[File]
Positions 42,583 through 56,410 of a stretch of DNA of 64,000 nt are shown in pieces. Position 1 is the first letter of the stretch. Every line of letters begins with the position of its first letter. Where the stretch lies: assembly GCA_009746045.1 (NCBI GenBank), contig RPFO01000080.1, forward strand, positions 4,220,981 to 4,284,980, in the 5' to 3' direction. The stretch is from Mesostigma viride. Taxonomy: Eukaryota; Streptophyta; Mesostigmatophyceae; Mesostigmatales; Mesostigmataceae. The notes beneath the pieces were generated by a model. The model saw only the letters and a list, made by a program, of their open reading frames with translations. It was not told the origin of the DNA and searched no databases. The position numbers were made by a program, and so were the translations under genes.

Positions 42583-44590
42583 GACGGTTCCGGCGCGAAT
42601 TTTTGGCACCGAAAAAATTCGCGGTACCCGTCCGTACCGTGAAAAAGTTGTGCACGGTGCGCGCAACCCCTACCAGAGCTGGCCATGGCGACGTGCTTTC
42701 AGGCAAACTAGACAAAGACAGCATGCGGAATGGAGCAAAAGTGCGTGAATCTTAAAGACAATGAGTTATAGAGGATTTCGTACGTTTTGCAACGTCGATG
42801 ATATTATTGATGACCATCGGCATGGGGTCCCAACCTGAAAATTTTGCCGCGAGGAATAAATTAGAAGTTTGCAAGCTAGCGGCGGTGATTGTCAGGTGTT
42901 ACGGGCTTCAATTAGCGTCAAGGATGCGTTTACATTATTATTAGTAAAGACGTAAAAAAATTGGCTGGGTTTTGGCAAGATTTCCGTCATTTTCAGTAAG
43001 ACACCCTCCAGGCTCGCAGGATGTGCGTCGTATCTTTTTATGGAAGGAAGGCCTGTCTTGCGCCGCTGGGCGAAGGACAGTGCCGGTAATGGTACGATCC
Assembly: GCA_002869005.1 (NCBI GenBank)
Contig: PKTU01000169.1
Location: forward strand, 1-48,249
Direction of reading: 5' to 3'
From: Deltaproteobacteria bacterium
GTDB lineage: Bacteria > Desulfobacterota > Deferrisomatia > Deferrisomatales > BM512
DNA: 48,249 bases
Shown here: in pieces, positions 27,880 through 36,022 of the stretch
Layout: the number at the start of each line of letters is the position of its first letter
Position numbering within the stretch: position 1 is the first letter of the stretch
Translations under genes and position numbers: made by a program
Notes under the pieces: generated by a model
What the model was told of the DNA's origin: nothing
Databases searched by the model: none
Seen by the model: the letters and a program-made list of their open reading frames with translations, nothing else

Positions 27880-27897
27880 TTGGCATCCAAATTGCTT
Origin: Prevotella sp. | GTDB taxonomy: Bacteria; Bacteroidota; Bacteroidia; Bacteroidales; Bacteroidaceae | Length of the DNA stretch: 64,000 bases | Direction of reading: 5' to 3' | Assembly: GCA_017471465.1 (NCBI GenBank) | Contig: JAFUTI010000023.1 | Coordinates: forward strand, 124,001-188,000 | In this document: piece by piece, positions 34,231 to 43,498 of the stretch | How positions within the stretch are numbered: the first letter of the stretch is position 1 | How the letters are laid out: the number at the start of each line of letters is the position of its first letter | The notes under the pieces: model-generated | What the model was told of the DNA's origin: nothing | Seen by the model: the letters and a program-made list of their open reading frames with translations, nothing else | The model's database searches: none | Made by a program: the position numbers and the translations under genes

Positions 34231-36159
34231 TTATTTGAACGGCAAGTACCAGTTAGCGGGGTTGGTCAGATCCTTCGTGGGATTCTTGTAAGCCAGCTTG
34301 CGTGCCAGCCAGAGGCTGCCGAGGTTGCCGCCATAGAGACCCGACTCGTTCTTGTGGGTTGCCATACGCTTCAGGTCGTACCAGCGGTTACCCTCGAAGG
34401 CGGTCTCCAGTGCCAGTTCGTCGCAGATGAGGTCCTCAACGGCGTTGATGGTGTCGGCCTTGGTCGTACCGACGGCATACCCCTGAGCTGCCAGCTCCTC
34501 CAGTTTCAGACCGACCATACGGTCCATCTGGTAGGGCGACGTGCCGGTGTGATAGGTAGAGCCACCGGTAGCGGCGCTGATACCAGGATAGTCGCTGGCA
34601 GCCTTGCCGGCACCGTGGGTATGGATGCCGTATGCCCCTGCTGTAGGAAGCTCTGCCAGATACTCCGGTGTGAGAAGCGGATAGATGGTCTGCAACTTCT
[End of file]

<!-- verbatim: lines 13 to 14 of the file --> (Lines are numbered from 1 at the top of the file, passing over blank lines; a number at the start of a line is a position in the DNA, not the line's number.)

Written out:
From: Deltaproteobacteria bacterium
GTDB lineage: Bacteria > Desulfobacterota > Deferrisomatia > Deferrisomatales > BM512